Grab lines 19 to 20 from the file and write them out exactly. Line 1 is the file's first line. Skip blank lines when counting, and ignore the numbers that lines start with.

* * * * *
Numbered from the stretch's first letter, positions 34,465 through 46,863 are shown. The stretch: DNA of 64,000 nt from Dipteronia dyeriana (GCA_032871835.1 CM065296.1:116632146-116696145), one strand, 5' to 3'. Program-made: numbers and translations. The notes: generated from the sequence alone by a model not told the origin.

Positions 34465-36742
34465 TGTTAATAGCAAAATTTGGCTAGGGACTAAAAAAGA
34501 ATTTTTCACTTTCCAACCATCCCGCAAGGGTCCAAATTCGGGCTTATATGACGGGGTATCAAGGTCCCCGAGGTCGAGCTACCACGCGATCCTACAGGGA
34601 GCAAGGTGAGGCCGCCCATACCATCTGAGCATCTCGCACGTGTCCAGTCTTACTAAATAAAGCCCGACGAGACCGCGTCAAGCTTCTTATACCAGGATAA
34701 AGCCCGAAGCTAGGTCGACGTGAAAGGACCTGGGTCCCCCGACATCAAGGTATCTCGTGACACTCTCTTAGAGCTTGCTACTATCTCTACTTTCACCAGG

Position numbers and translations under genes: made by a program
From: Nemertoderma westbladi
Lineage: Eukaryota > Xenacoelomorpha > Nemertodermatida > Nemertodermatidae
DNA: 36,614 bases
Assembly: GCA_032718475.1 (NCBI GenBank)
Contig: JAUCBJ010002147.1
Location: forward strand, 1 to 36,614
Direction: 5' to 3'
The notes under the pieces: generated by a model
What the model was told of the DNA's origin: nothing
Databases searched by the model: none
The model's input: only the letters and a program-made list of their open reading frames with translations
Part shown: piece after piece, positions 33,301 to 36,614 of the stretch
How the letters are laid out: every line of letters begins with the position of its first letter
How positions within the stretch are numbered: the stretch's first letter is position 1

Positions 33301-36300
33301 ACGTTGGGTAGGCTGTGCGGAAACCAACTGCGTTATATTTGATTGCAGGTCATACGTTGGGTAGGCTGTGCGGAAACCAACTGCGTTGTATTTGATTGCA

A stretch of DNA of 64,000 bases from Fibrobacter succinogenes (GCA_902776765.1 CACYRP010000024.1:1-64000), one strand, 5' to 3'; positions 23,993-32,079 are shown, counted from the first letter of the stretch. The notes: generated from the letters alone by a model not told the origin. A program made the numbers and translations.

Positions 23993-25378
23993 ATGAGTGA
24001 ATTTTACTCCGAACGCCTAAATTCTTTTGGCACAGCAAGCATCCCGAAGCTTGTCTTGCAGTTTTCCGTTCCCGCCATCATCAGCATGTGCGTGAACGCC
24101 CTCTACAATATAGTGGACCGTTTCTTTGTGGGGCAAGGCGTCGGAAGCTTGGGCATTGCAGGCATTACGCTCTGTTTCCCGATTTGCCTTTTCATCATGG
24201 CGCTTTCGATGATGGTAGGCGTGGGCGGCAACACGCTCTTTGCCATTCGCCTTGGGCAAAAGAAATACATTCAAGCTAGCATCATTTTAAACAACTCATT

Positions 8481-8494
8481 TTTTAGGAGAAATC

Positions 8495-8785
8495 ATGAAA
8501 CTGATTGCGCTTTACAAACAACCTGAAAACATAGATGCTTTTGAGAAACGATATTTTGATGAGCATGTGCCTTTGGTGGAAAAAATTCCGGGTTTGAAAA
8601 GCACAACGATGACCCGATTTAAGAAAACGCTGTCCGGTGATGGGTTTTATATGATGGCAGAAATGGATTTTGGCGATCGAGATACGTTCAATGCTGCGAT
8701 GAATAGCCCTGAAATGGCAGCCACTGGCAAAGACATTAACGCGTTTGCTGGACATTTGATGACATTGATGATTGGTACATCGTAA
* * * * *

Part shown: piece after piece, positions 33,301 to 36,614 of the stretch
How the letters are laid out: every line of letters begins with the position of its first letter